The beauty of haiku often becomes the bane of impatient writers: capturing a single moment, movement, or experience in its entirety, in three lines totaling 17 syllables or less. The masters of the form spent years of traveling, wandering, observing, contemplating, and writing to refine their craft into the timeless literary flashes that populate haiku collections and anthologies today.
The patron saint.
Without question, the patron saint of haiku is Matsuo Basho, the Japanese wanderer-poet with a strong knowledge of Chinese classical poetry. Basho wrote in all Japanese lyrical verse forms, plus narrative travelogue, but he set up most of his work with hokku, now considered by many the greatest haiku ever written. Note the precise focus with which he conveys a moment:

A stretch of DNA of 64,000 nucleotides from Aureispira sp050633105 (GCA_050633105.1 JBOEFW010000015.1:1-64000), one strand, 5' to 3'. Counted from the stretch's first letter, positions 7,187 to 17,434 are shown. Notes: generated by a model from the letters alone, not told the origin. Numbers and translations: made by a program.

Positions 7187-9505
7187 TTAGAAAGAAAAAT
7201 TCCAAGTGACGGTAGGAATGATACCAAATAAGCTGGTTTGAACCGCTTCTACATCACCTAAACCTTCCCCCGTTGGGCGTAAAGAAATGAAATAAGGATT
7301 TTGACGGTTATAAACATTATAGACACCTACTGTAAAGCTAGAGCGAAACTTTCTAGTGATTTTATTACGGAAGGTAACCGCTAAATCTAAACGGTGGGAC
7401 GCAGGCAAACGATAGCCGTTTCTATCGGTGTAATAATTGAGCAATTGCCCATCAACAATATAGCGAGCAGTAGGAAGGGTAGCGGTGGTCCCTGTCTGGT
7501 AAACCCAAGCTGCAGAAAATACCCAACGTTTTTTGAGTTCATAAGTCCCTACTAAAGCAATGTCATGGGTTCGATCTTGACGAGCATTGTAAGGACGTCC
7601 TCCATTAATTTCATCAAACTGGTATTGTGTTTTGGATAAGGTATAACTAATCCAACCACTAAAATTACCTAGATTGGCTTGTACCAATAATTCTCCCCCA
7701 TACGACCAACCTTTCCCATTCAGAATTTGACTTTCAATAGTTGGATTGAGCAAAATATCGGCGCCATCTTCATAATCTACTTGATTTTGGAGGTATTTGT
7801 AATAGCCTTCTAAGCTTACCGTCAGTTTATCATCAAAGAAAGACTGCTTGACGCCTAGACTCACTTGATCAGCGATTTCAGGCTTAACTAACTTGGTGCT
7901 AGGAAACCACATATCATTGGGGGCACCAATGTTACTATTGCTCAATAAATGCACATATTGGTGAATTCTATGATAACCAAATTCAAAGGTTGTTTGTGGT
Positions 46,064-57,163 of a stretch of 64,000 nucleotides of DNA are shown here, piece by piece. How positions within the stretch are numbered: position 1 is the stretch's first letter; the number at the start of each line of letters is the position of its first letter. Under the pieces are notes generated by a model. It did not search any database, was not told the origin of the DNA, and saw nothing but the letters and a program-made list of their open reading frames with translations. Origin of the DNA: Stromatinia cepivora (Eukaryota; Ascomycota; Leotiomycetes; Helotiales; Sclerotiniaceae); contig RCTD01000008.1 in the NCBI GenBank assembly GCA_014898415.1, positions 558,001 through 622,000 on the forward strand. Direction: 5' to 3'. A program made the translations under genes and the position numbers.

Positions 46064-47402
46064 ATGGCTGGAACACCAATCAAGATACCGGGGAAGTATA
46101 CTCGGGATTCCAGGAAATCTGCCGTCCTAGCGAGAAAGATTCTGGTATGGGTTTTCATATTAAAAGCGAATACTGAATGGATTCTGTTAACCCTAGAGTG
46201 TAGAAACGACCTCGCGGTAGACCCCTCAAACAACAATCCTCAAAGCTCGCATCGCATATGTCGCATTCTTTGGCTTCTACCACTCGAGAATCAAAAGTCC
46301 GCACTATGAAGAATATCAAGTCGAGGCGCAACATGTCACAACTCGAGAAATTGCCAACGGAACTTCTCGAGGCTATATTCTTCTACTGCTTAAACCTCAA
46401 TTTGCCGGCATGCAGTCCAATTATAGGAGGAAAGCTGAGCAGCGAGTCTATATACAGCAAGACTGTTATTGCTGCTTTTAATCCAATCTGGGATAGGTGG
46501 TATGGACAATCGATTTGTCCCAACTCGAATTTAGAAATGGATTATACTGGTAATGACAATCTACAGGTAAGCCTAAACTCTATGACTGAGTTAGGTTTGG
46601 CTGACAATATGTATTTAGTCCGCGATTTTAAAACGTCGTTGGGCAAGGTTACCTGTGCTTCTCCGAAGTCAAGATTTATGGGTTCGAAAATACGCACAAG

Matsuo Basho (1644-1694)
Overarching Societal Statements: Rather than using a traditional thesis statement you can put forth a societal observation that ties into the theme of your essay. This can be very effective if the statement is unique and gives a glimpse into how you view the world. It can be detrimental if your statement is debatable or unclear. Make sure that if you use this form of introduction that no admissions office will take offense to it.